So with the lack of metal pricing to drive demand, the resiliency of the cash strapped junior explorers continued to be a surprise to most investors wandering the aisles of the show. A quote widely attributed to Mark Twain seems to fit the bill, namely: “reports of my death have been greatly exaggerated”.

Speaking at a keynote program at PDAC, newsletter writer John Kaiser stated that there are 717 companies with negative working capital, 291 with between C$0.00 and C$500,000 in working capital and only 554 with a more comfortable C$500,000-to-C$20 million in working capital.

Since there is no sign that conditions are getting better for the vast majority of firms, Mr. Kaiser continues to state that most of these so called zombie juniors will eventually delist. So with a turnaround in metals prices not expected until at least 2017, perhaps 2015 will be the year that at least the negative working capital companies disappear and the supply/demand situation will start to equalize. In the meantime, for those companies with the right assets there appears to be plenty of money waiting in the wings.

The ever finicky investment bankers sparked some excitement in January ahead of PDAC by funding just under C$800 million in bought deals in six gold companies over a two day period. The big boys however are looking at only advanced assets and were notably flying under the radar screen at PDAC.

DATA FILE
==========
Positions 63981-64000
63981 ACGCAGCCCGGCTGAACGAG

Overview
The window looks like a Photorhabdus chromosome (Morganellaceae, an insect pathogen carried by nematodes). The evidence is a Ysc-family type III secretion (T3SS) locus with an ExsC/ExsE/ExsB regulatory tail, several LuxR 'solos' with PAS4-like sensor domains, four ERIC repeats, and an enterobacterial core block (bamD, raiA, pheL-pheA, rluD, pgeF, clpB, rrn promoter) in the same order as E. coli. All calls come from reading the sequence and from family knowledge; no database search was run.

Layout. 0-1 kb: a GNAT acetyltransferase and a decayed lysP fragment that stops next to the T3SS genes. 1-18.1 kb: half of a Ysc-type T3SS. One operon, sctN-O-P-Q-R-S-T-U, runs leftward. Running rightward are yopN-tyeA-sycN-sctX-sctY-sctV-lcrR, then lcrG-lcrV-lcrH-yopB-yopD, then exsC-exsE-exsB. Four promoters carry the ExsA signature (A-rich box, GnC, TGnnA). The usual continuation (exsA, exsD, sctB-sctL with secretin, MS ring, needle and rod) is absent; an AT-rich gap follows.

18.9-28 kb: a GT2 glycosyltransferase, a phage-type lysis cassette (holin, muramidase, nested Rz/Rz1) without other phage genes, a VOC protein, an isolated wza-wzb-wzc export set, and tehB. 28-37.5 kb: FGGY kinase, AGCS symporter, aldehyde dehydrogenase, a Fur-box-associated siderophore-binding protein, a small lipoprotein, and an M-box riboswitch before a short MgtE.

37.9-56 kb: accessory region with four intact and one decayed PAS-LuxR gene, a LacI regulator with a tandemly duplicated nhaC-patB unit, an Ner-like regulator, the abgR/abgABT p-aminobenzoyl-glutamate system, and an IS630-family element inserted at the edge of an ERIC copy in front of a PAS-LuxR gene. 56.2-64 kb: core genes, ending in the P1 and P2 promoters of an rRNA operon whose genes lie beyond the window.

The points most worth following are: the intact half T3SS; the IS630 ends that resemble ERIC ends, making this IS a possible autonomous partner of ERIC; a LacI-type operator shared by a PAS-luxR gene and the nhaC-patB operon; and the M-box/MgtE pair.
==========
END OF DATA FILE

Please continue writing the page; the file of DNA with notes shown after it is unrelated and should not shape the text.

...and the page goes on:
Several parties mentioned that perhaps these firms have had trouble selling the bought deals to clients.

In the absence of another flood of equity offerings, alternative financing options will continue to keep the sector alive. Leading the alternative financing charge are partnerships, royalty and streaming arrangements, and mergers between cash-rich and mineral-rich companies.

Pierre Lassonde-led royalty giant Franco-Nevada supplied some US$900 million in 14 transactions in 2014 and is hoping for another banner year in 2015. Royalty and streaming companies like giant Silver Wheaton, Sandstorm Gold and Callinan Royalties also made it known that they were open for business.

During the show Banro announced two gold forward sale transactions relating to the Twangiza mine and a gold streaming transaction relating to the Namoya mine, both in the Democratic Republic of the Congo. Total price tag is US$100 million and the buyer is Gramercy Funds of Connecticut.

Also wandering the show looking for bargains were well respected and serially successful mining financiers, Ross Beaty, Chairman of Pan American Silver and Lukas Lundin, Chairman of the Lundin Group. According to Mr. Beaty, he is looking for additional gold and silver investments. He and Mr. Lundin have already both put funds into advanced Yukon gold explorer Kaminak Gold and Mr. Beaty took a 9.9 per cent interest in Northern Ireland gold explorer Dalradian Resources.